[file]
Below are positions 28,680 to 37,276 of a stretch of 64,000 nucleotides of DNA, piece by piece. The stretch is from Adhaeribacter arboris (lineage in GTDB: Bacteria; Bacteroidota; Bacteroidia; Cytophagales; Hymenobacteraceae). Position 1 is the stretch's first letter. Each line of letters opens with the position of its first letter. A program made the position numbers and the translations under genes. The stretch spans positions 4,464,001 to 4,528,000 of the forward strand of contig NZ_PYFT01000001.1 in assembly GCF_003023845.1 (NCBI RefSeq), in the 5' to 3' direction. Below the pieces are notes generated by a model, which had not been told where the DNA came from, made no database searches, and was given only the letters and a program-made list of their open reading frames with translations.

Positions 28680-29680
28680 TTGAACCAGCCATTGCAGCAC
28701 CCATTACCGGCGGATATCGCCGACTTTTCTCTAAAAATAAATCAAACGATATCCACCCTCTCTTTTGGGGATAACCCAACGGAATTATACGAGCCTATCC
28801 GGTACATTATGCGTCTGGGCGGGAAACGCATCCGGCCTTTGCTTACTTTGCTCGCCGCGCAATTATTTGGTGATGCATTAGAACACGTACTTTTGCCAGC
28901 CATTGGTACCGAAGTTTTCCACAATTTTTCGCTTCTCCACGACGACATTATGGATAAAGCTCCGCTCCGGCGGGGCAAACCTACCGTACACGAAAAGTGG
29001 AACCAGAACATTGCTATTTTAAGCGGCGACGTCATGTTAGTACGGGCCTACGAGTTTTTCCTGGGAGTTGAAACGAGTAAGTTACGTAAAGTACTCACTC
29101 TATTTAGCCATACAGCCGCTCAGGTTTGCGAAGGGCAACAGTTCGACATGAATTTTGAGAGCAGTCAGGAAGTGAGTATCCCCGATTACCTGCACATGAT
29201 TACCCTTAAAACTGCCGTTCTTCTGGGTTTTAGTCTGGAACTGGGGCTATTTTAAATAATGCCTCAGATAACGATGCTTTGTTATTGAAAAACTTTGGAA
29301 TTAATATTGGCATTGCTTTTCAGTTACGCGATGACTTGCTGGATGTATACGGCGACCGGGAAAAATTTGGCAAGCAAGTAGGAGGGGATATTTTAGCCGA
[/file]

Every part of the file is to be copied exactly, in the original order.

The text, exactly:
Below are positions 28,680 to 37,276 of a stretch of 64,000 nucleotides of DNA, piece by piece. The stretch is from Adhaeribacter arboris (lineage in GTDB: Bacteria; Bacteroidota; Bacteroidia; Cytophagales; Hymenobacteraceae). Position 1 is the stretch's first letter. Each line of letters opens with the position of its first letter. A program made the position numbers and the translations under genes. The stretch spans positions 4,464,001 to 4,528,000 of the forward strand of contig NZ_PYFT01000001.1 in assembly GCF_003023845.1 (NCBI RefSeq), in the 5' to 3' direction. Below the pieces are notes generated by a model, which had not been told where the DNA came from, made no database searches, and was given only the letters and a program-made list of their open reading frames with translations.

Positions 28680-29680
28680 TTGAACCAGCCATTGCAGCAC
28701 CCATTACCGGCGGATATCGCCGACTTTTCTCTAAAAATAAATCAAACGATATCCACCCTCTCTTTTGGGGATAACCCAACGGAATTATACGAGCCTATCC
28801 GGTACATTATGCGTCTGGGCGGGAAACGCATCCGGCCTTTGCTTACTTTGCTCGCCGCGCAATTATTTGGTGATGCATTAGAACACGTACTTTTGCCAGC
28901 CATTGGTACCGAAGTTTTCCACAATTTTTCGCTTCTCCACGACGACATTATGGATAAAGCTCCGCTCCGGCGGGGCAAACCTACCGTACACGAAAAGTGG
29001 AACCAGAACATTGCTATTTTAAGCGGCGACGTCATGTTAGTACGGGCCTACGAGTTTTTCCTGGGAGTTGAAACGAGTAAGTTACGTAAAGTACTCACTC
29101 TATTTAGCCATACAGCCGCTCAGGTTTGCGAAGGGCAACAGTTCGACATGAATTTTGAGAGCAGTCAGGAAGTGAGTATCCCCGATTACCTGCACATGAT
29201 TACCCTTAAAACTGCCGTTCTTCTGGGTTTTAGTCTGGAACTGGGGCTATTTTAAATAATGCCTCAGATAACGATGCTTTGTTATTGAAAAACTTTGGAA
29301 TTAATATTGGCATTGCTTTTCAGTTACGCGATGACTTGCTGGATGTATACGGCGACCGGGAAAAATTTGGCAAGCAAGTAGGAGGGGATATTTTAGCCGA